April 29-30

            April’s supplemental readings are taken from 1 & 2 Chronicles.  These books repeat much of the same material recorded in 2 Samuel and 1 & 2 Kings, although there is material unique to each source.

The two books of Chronicles were written late in Old Testament history.  They were penned during the time of the return of many of the Jews to Jerusalem and Judah following the Babylonian captivity.  They appear to serve as reminders to these returning captives of their heritage as God’s people.

Through the Bible, April 28

Reading: No Scheduled Reading

Thoughts and Reflections: This is the catch-up day for the fourth week of April (22-28) as well as some points to ponder based on this week’s readings.

  1. The sin of Jeroboam maintains the spotlight of Scripture’s attention. His alternative religious system is one he “devised from his own heart” (1 Kings 12:33).  That was in direct contradiction to what God had explicitly revealed in His Law.  Then, as now, the fundamental issue is whether we will submit to God’s revealed will or follow our own.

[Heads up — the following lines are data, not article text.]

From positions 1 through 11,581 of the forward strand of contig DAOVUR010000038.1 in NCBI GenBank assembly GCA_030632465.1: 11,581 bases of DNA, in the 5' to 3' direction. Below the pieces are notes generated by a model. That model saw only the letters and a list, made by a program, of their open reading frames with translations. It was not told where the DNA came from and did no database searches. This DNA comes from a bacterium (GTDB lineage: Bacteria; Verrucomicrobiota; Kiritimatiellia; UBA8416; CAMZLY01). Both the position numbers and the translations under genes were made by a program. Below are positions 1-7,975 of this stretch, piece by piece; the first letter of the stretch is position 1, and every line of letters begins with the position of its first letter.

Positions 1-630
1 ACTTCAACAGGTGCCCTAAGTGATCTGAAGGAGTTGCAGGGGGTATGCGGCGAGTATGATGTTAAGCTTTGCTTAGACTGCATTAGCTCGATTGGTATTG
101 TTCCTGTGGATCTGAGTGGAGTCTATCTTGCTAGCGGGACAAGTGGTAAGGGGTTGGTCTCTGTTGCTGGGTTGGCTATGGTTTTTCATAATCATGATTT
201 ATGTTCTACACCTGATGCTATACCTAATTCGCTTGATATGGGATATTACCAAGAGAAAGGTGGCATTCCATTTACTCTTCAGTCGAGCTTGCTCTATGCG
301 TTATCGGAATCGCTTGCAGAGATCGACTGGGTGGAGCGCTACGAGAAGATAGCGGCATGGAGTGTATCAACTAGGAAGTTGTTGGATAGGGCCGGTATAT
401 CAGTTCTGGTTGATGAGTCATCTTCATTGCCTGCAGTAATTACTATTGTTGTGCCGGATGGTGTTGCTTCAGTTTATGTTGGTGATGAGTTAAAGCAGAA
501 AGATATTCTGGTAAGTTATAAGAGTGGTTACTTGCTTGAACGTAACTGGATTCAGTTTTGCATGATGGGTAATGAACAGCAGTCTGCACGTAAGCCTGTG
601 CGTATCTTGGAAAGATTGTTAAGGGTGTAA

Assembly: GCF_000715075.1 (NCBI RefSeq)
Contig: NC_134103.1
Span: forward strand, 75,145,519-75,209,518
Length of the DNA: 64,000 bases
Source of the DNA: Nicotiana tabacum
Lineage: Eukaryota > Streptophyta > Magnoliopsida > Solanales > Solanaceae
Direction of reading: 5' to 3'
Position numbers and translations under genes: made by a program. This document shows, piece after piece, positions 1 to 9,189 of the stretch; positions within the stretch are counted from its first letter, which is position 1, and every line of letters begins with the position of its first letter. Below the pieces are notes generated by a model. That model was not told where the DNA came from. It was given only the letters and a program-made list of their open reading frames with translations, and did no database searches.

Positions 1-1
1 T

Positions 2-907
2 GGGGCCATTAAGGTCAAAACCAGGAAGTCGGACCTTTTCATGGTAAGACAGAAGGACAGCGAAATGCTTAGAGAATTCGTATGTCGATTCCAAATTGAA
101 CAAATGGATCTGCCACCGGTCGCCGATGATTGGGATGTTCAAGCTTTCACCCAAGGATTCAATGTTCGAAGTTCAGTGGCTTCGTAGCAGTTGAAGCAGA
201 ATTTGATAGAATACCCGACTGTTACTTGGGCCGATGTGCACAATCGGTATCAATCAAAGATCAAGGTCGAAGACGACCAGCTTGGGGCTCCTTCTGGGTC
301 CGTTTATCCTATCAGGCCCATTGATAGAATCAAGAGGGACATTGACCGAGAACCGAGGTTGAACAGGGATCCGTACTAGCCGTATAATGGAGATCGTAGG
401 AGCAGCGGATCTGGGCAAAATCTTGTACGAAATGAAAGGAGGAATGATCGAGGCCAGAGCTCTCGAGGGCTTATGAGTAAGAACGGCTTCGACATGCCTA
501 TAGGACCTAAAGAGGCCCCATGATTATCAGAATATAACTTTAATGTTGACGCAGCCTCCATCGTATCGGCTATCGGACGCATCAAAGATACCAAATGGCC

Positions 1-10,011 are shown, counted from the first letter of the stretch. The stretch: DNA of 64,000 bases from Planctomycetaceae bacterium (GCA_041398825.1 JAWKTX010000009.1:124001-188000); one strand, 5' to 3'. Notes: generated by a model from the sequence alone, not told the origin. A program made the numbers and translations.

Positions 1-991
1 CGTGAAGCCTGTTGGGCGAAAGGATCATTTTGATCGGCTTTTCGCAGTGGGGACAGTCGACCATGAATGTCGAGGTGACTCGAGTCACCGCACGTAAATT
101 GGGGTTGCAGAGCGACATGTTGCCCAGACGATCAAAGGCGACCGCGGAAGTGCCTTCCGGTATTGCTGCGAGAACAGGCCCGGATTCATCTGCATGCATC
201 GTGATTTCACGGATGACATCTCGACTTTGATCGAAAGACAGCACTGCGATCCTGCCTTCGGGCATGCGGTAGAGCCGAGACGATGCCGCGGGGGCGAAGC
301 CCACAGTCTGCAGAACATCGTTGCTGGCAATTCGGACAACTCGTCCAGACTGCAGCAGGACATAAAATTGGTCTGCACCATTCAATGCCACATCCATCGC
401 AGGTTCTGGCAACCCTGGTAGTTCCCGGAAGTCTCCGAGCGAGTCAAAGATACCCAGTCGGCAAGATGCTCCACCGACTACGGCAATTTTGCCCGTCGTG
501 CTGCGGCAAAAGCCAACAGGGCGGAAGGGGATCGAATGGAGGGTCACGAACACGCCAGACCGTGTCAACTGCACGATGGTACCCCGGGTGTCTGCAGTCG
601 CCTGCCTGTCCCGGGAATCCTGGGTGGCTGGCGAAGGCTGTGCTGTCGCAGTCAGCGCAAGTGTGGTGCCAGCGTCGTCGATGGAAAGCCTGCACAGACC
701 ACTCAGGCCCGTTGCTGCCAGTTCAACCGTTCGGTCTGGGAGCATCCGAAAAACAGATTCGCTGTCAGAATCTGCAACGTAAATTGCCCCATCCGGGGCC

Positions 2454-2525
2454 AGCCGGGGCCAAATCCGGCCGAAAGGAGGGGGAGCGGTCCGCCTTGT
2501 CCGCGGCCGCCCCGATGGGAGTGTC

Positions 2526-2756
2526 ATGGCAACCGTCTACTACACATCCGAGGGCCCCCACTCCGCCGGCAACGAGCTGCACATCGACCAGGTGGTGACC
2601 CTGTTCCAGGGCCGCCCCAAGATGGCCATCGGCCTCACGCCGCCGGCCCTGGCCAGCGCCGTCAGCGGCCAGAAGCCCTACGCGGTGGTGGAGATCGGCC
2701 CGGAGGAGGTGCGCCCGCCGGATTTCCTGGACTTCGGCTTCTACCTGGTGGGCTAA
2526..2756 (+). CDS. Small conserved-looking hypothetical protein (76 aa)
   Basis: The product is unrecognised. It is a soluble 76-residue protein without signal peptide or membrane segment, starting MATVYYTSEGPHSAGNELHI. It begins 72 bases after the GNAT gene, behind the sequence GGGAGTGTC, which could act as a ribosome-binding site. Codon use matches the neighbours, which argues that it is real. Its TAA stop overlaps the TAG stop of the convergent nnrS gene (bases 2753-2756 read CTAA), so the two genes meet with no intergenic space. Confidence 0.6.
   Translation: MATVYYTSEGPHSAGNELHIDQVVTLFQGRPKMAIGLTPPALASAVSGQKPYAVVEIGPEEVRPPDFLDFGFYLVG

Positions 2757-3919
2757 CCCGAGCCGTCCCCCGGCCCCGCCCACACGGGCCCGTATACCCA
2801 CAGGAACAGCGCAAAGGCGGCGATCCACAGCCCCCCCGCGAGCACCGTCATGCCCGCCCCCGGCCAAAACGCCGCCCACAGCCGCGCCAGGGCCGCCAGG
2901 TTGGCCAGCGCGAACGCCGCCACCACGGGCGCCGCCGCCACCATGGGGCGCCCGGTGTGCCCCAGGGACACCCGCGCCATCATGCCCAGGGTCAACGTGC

2. Elijah makes an important appearance in the New Testament. It is he, along with Moses, who appears with Jesus on the Mount of Transfiguration (Matt. 17:1-8), talking with our Lord.  He seems to represent all the prophets–and Moses the Law–when God states that His own Son is the one to whom we ought to listen.
  3. One incident from Ahab’s life is quite surprising. Following God’s pronounced judgment against the house of Ahab after his seizure of Naboth’s property, Ahab humbly repents (1 Kings 21:27). And God responds to him with favor (v. 28-29).  Scripture plainly expresses the extreme of Ahab’s wickedness in one breath (vv. 25-26) and then God’s positive reaction to this evil man’s penitence in the next (vv. 27-29).  The point here is evidence of the extreme sensitivity of God to man’s humility.

Devotional Thought:

The Limitations of God

Some things just always go together; peanut butter and jelly; love and marriage; Jekyll and Hyde.

What goes with God?  Lots of things; love, compassion, mercy, forgiveness, sovereignty, power, infinite—speaking of which, I guess this list could be as well.